Frankie Machine (Frank Sinatra) has just been released from prison. During his time in the big house he successfully kicked his addiction to smack and even learned to play the drums which he got pretty good at. When he steps off the bus back into his old neighborhood everyone seems happy to see him, especially his faithful pal Sparrow (Arnold Stang) who makes his living selling lost dogs to unassuming customers.
Looking to make a fresh start, Frankie plans to take his new found talent as a musician and try to get a job playing in a band. He’s got a golden arm or so they say and he wants to change his stage name to the more classy sounding “Jack Duvall”. After sending Sparrow off to get him some sharp new duds he visits his estranged wife Zosh (Eleanor Parker) who has been confined to a wheelchair following a car crash a few years earlier. Later on while making a call to his prison doctor, Frankie runs into Molly (Kim Novak) his old girlfriend and it’s clear there’s still a romantic spark between them. When Sparrow shows up with his new suit, he and Frankie are arrested because it was reported stolen. They suspect that Schweifka (Robert Strauss) an old acquaintance has set them up as a way to force Frankie to be a dealer for his illegal card games again. When he gets out of the slammer Frankie sets up an audition with a band and tries his best to steer clear of trouble. Soon the people around him and his own brittle psychological state cause him to slowly sink back into a life of hard drug use. To make matters worse, his old dealer Louis (Darren McGavin) is like a devil on his shoulder, ready and waiting to help him out with a fix. McGavin really stands out in the film because of how he was able to become such a despicable, leacherous lowlife.
The role of Frankie Machine was one of the finest roles of Frank Sinatra’s acting career. He gives an outstanding, heartfelt performance as Frankie, a man who is trying to stay on the right path but loses his way because of personal demons that plague him. This was actually one of the first honest portrayals of the desperation and self abuse that drug addicts must endure brought to the big screen. In one of the most famous sequences, Frankie is shown suffering the effects of heroin withdrawl in a startling bit of realism. The film also truthfully shows the dependent relationships addicts have with those who supply them with drugs. Sinatra would go on to play a similar role of a performer with an addictive personality in The Joker Is Wild (1957) based on the life of Joe E. Louis, which fans of this classic film should also take a look at.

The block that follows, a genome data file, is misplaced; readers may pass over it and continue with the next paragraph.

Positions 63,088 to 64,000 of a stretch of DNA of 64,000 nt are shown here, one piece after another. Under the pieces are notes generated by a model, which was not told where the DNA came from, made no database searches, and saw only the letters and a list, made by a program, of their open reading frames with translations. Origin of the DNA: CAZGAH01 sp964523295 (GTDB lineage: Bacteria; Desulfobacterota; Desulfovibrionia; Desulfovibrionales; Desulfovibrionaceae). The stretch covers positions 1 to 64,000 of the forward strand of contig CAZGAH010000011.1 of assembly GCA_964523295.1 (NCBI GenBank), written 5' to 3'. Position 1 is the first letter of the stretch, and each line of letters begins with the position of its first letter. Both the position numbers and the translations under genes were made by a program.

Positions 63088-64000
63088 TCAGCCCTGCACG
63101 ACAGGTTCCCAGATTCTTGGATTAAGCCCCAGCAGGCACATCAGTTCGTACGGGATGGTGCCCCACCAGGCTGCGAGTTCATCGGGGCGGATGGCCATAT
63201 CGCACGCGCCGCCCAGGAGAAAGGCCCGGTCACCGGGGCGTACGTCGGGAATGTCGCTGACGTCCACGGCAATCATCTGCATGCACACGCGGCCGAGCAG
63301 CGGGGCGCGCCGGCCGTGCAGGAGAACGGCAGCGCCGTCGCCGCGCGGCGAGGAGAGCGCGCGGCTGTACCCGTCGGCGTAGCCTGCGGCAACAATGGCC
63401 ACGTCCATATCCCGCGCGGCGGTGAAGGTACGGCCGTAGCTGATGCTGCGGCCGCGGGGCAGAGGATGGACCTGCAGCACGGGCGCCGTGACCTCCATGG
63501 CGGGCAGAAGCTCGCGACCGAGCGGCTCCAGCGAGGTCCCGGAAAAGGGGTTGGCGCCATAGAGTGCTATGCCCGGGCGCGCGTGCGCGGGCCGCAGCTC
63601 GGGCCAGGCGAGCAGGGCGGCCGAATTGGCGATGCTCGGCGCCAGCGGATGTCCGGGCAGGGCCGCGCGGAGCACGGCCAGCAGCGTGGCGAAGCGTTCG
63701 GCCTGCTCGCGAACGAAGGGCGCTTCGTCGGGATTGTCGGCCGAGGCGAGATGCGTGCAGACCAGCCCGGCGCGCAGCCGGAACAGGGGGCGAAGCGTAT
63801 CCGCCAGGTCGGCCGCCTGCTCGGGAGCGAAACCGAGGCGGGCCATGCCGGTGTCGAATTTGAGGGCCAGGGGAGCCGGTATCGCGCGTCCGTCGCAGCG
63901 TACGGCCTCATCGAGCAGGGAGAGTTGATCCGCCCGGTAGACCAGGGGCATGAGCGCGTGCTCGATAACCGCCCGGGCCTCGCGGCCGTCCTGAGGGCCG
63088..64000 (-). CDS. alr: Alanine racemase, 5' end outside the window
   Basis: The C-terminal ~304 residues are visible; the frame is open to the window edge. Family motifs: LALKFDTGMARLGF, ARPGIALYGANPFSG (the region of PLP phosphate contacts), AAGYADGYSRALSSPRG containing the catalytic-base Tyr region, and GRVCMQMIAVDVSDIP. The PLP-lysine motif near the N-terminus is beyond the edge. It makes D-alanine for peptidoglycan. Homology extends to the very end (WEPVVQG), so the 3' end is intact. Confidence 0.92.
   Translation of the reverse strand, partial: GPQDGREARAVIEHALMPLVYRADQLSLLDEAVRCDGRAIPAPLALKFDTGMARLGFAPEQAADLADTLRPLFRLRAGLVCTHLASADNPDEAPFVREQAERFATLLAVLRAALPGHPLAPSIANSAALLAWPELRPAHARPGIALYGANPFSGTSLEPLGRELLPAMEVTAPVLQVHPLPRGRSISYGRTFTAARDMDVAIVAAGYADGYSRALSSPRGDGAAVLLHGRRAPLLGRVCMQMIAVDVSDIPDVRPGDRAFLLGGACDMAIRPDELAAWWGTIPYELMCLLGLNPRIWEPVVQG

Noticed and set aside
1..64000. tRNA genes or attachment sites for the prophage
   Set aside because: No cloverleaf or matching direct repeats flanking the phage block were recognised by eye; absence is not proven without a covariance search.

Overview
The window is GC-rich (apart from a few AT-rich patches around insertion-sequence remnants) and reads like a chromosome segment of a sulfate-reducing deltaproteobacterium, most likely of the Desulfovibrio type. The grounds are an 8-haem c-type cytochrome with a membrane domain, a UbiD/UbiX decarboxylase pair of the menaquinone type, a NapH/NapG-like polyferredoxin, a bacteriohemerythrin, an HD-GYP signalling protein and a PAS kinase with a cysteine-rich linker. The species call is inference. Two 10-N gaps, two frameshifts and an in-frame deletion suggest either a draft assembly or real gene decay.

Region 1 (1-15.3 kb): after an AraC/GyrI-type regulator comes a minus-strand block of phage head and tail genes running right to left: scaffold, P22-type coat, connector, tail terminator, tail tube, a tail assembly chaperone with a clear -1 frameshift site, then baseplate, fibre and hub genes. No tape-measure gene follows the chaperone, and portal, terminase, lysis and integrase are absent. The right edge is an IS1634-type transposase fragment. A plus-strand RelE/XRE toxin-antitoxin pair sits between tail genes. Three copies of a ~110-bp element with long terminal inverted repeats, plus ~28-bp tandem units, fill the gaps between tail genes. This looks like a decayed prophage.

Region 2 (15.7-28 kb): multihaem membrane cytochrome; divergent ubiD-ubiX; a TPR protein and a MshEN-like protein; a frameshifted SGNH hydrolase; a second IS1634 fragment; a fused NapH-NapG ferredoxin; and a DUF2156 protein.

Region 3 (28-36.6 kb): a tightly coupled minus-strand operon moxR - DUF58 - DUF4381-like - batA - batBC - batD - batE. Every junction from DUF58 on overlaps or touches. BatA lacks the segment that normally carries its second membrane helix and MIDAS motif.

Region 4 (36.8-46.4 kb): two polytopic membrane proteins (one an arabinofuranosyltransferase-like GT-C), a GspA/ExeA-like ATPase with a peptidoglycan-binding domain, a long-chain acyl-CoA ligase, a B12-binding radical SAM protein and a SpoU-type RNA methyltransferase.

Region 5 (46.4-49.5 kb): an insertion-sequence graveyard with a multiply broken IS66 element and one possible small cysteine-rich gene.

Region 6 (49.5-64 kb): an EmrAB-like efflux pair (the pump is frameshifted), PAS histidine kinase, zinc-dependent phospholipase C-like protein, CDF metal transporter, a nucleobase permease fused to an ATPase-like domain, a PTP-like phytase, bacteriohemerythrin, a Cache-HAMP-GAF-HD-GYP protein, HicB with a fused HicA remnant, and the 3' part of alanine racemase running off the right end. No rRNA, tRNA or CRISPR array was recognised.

The Man with the Golden Arm was shot mostly on soundstages and at the RKO Studios backlot in Hollywood, CA. This gave it much more of an intimacy and helped the story focus directly on all the actors without a lot of peripheral distraction. Due to its controversial subject matter at the time it was made the MPAA refused to give it a rating. This was due in large part to how the movie portrayed addiction with a serious tone and the fact it wasn’t merely an exploitation picture. To keep the integrity of the production intact it was later released without the MPAA’s approval. This breaking of the strict Hollywood rules led to a change in the production codes and opened up the doors for other taboo subjects to be explored without interference which we as film fans should be truly grateful for.
- Marlon Brando was offered the role of Frankie Machine, but Frank Sinatra jumped at the opportunity and was signed before Brando could accept.
- The movie’s poster was as #14 of “The 25 Best Movie Posters Ever” by Premiere.
- Frank Sinatra is mentioned twice in Nelson Algren’s 1949 novel on which the film is based.
- A poster for director Otto Preminger’s Carmen Jones is prominently featured on the building across the street from the saloon during the opening scene.
- In a conversation with Robert Osborne, Frank Sinatra Jr. said the hands in the tight shots of Frankie’s second dealing belong to Milton Berle.
- Ray Bradbury turned down offers to collaborate on the screenplay, along with the screenplay for Anatomy of a Murder, which Bradbury claimed was $200,000 worth of work. Bradbury said of the refusal “I don’t give a goddamn about drugs; it bores the hell out of me. I don’t understand the people who take them. So why would I write a screenplay? I’d get a writer’s block immediately.”
Academy Award nominations
Frank Sinatra for Best Actor in a Leading Role
Joseph C. Wright and Darrell Silvera for Best Art Direction-Set Decoration
Elmer Bernstein for Best Music